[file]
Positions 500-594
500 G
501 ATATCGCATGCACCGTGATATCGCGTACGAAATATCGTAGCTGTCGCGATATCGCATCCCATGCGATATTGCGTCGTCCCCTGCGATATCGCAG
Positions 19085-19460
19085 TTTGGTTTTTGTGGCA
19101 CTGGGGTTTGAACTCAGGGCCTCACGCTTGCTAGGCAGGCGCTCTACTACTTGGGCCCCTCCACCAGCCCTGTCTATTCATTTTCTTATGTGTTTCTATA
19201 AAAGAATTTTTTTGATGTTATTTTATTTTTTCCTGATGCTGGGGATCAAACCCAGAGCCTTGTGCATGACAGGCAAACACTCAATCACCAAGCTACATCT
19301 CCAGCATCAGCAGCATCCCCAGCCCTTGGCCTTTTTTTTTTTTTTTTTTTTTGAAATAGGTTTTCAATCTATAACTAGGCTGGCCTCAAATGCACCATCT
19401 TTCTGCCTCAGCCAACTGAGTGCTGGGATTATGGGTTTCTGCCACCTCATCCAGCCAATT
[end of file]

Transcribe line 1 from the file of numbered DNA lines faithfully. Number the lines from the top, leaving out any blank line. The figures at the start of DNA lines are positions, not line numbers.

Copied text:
Positions 500-594